The thunderstorm-like noise of water beating down on a tin roof drowns out all conversation on my zoom call. Luckily it lasts only a minute or two, delivering me a pause in an otherwise always-on day. My parent’s beautiful lush green oasis in Wayanad, Kerala has been my place of work for a few weeks. The signal that the water tank is full and the pump needs to be put off is the short, sharp and noisy shower of overflowing water, sounding an alarm on our roof. That way water is not wasted, as it’s impossible to ignore the sound it makes and the pump is promptly switched off.
This daily routine of unplanned two-minute breaks in the middle of a workday got me thinking. The work I do has not changed, however, the environment that I am operating from has a drastic impact on the quality of my day. I am surrounded by nature. Clean air. The orchestra of birds begins at dawn in full crescendo and continues to play through the day. There are power cuts to navigate. The poor signal on the dongle and patchy Wi-Fi to juggle between and every so often the waterfall induced pause that I am forced to take. On one hand, my heart and mind are calmer. More connected to this beautiful world we live in. On the other poor connectivity and a host of tiny interruptions pose a bit of a problem.
It occurs to me that the blurred background on my online meeting or the little corner of my home that I chose to make visible to my work family sometimes shows more than it hides. We may all be working towards a common goal. Serving a common set of customers. Working with a set of skills that complement each other. But in a WFH world organisations cannot create and mould the environment from which we deliver and offer ourselves. This has been the secret sauce of culture building. Creating a tribe. The rituals and bonds of a shared workspace have been the glue that held people together for as long as we have shared a common place of work. And as I learned in the past few weeks my environment plays a huge role in determining how I show up at work and for work.
Spacious gardens, the back seat of a cat, cramped rooms, makeshift desks and more, make for the new office environment. In some cases, families fighting for space and bandwidth, in others living alone and fighting off loneliness. Each of us in corners of the world where we try and find the space to make our place in the work world. Dogs. Cats. Significant and insignificant others all crowd into our screens sometimes.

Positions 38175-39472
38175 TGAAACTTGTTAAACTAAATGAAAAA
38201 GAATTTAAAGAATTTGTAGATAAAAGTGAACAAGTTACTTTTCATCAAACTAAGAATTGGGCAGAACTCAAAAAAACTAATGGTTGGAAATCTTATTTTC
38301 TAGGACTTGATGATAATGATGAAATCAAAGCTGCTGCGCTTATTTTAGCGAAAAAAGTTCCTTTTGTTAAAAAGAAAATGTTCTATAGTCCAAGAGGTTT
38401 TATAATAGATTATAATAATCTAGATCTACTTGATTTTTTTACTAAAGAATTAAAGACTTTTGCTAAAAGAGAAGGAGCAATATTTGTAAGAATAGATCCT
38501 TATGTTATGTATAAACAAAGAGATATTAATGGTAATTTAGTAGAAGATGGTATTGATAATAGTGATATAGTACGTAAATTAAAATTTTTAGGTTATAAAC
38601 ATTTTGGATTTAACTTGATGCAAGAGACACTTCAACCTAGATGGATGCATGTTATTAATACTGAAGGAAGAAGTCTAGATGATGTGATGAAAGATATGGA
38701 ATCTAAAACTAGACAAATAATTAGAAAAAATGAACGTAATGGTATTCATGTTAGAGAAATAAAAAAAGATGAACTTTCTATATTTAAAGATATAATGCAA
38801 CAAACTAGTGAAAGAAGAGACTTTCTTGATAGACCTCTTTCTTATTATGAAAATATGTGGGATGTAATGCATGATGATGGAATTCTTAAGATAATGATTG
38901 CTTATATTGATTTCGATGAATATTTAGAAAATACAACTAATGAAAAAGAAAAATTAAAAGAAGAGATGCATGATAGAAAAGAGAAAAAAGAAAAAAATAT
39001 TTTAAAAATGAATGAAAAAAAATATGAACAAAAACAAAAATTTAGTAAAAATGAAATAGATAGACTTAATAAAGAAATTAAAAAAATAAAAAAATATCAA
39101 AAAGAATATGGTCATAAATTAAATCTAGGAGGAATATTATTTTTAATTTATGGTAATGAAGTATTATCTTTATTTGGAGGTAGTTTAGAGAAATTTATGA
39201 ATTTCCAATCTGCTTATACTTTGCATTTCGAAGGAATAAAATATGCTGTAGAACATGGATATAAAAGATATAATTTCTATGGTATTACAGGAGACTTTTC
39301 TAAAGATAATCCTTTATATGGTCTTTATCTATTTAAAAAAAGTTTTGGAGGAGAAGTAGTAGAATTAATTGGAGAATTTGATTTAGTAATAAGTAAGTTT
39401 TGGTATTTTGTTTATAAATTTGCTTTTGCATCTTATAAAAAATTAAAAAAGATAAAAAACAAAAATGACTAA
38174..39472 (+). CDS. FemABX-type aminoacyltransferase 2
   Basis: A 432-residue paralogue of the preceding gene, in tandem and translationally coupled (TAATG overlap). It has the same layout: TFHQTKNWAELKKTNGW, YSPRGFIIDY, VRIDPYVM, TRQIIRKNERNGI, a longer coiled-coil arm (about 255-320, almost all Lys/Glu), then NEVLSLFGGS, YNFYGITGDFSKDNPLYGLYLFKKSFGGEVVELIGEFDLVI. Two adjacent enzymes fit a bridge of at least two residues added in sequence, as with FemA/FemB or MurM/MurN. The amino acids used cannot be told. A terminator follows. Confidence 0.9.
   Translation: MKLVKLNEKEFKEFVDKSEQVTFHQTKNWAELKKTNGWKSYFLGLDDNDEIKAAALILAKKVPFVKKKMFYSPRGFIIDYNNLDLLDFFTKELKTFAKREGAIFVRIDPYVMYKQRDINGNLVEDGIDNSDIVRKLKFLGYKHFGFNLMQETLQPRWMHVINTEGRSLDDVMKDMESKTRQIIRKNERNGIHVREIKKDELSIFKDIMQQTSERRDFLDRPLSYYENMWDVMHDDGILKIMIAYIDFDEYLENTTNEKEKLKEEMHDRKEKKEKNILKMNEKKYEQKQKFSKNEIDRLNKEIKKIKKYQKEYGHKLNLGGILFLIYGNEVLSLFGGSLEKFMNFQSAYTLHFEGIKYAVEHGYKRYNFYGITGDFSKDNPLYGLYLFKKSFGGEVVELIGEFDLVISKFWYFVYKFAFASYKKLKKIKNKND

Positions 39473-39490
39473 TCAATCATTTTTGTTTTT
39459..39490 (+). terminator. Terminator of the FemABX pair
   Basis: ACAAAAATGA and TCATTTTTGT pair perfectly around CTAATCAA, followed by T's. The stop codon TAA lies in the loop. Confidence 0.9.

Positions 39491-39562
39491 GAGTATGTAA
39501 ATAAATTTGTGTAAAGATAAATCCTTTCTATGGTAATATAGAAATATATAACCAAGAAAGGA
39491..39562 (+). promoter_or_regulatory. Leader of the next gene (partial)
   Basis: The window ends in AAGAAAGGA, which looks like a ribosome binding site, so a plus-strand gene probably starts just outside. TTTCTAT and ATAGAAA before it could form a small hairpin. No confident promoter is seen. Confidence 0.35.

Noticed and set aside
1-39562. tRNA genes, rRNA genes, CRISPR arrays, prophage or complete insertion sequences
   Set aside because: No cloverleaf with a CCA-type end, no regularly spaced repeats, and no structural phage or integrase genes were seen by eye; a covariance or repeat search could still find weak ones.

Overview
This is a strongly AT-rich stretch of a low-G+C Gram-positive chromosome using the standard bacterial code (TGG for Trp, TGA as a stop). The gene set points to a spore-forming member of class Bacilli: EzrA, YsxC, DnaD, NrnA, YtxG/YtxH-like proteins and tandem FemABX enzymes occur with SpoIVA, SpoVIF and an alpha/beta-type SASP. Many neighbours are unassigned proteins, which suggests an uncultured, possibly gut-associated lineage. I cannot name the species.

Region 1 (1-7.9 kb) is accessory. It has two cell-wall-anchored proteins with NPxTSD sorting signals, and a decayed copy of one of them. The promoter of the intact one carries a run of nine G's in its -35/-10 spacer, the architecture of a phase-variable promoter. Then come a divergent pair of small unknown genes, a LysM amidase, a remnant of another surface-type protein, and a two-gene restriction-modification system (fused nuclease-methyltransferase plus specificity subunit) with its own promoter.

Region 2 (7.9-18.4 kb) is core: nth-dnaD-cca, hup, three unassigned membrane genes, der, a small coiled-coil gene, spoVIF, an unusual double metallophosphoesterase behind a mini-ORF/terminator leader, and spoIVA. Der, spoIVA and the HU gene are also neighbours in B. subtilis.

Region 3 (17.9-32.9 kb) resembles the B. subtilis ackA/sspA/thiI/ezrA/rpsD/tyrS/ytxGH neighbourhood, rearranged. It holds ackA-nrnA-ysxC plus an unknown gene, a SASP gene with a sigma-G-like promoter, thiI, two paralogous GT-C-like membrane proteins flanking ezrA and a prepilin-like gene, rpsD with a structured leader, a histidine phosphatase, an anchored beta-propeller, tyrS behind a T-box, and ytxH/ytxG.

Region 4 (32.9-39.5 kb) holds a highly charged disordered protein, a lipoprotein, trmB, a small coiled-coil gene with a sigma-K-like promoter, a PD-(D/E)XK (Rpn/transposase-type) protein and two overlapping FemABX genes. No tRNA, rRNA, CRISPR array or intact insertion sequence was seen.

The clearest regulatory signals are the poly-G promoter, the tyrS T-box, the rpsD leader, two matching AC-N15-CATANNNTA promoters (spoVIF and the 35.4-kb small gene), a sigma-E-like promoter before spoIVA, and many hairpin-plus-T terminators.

Suddenly I remember my days in boarding school. When I used to get there after a few days of feeling homesick I was swept up into the world of school. It’s routines and rituals. A new set of bonds and beliefs defined my world for as long as I was there. That’s what’s missing in the workplace. The context cannot be controlled or orchestrated that easily in a WFH environment.
We all show up to do our best but the backgrounds are different. As much as we try to make them similar my day at work is also determined by where I am, not just what I am doing. I remind myself to say tuned in to what’s going on in the background. Each of my team members and clients need me to stay in sync with their reality. Like the water falling on my roof that drowns out everything and forces me to pause for a minute or two, I must pause and check in with them.
The symphony of bird songs in the background comes back into my awareness. A way to nudge me to think of new ways to orchestrate this new online team experience. This week I was reminded to pay attention to what’s not visible as it plays such a big role on how we show up at work, while we WFH. Getting myself and my team comfortable with the background noise is going to be a really important part of our collective way forward.
Maybe there is much to be gained from this diversity. A lot has been written about the virtues and benefits of embracing diversity of all kinds. As we learn to navigate a new work world, thinking about ways to embrace this diversity of our physical workspace could be powerful.
With colleagues spread out across India and the world, the number of offices we have has suddenly multiplied manifold. The exposure, the influences, the source of creativity we can tap into have gone up considerably.
Like musicians in a jazz band, if we come together, unified by company culture and yet playing with the influences of the diversity of our homes, the sound promises to be new and inspiring. Like in Jazz, improvisation is an important part of the genre. There is a freedom for creative expression that jazz allows, producing a rich variety. This takes an exceptionally talented and skilled set of people who enjoy what they do. Organisations that will emerge winners will be those that learn how to embrace the different background noises and turn them into music.
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